For me it meant the film made little sense. Because there was no motivation it all became, you know, a bit senseless. Not really threatening or disturbing, just relentless and sad to say a little boring.

Which is a pity given the themes the screenwriters were trying to play with.
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In reply to an earlier post on Jun 11, 2012 8:43:22 PM PDT
J. Case says:
So you are saing In Prometheus it was like another Terminator?
Real characters there is Long John Silver of the book Treasure Island. Even though he's the Villain he has 2 virtures mone management, and even though he's physically handicapped he proved to be brave.

In reply to an earlier post on Jun 11, 2012 9:51:14 PM PDT
I like the notion of a brave villain. Of course his handicap should somehow be his curse and in some ways his undoing. But that's just me because I like stories that close the loop. That create that moment of ahahhh.

In reply to an earlier post on Jun 12, 2012 4:32:11 PM PDT
J. Case says:
Money Managmement.
Loki in The Avengers He was convinced that it's the Unspoken Truth humans want to be subjecated.

In reply to an earlier post on Jun 14, 2012 2:52:13 AM PDT
Loki, Loki, Loki. The Hulk kinda nailed it when he called him a puny God. Although I liked the rivalry with his brother (and like so many Gods, the casting out from his particular heaven) more than any inherent vileness. The glimpse of humanity is what hurt the most.

Speaking of nailed it, do you know how many digital stills they had to photograph to skin the 3D model of Manhattan they proceeded to tear up in the finale? 275,000 stills.

But I digress. There was a time when we had a God for every facet of humanity. I think the point I wanted to make was made by Carl Jung when he said our Gods have become our diseases.

In reply to an earlier post on Jun 19, 2012 3:59:49 PM PDT
J. Case says:
I saw Madagascar 3 Europes Most Wanted.
The Villain has the heads of animals on a wall. The one that is missing is a Lion which she wants.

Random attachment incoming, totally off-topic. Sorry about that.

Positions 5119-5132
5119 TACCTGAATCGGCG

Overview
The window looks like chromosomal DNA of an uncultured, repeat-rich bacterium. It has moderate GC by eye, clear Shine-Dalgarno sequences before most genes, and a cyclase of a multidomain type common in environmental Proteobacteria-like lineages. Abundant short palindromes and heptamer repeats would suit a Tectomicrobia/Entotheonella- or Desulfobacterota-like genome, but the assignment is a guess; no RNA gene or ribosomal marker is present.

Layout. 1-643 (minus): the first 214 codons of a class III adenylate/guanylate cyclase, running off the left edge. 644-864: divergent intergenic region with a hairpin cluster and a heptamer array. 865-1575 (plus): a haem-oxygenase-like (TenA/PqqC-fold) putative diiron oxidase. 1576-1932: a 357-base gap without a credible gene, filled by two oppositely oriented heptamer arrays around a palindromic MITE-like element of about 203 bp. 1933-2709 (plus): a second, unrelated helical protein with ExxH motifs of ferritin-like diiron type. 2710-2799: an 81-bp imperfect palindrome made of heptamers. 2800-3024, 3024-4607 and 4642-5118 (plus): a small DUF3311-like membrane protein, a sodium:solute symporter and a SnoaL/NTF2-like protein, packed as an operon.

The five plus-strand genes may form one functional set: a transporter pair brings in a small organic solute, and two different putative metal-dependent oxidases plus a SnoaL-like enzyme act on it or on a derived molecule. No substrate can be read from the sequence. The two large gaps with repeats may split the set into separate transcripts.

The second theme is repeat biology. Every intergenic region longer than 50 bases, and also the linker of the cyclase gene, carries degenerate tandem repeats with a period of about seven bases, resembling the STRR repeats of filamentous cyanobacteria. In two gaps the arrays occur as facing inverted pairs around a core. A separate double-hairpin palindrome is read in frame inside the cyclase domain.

Posted on Jun 28, 2012 4:58:01 PM PDT
[Deleted by the author on Jun 28, 2012 6:14:56 PM PDT]

Posted on Jun 28, 2012 4:59:27 PM PDT
Last edited by the author on Jun 28, 2012 6:15:17 PM PDT
My operational definition would be a character you would not likely suspect; one that is not a cliche and enough other possible characters to throw the reader off the trail and keep readers guessing.

Oh, and if you are a Beatles' fan and love the movie "Yellow Submarine," the Apple Bonkers, Blue Meanies and Snapping Turks were weird but funny villains.

In reply to an earlier post on Jun 28, 2012 5:42:48 PM PDT
A plausible literary antagonist? Perhaps someone who hates language? A photographer, pornographer? Someone who disabuses words, has no time for syntax? Believes the written word should be abolished? Bans books for fun? Burns books for warmth?

Posted on Jun 28, 2012 5:43:29 PM PDT
A librarian who rearranges the text inside books to drive readers mad?

Posted on Jun 28, 2012 6:16:02 PM PDT
Or who places them on the wrong shelves in the wrong section of the library.

In reply to an earlier post on Jun 28, 2012 6:51:43 PM PDT
Or carefully paints certain words with indelible ink that tattoos readers' fingers.

In reply to an earlier post on Jul 7, 2012 2:02:43 PM PDT
Mike Kennedy says: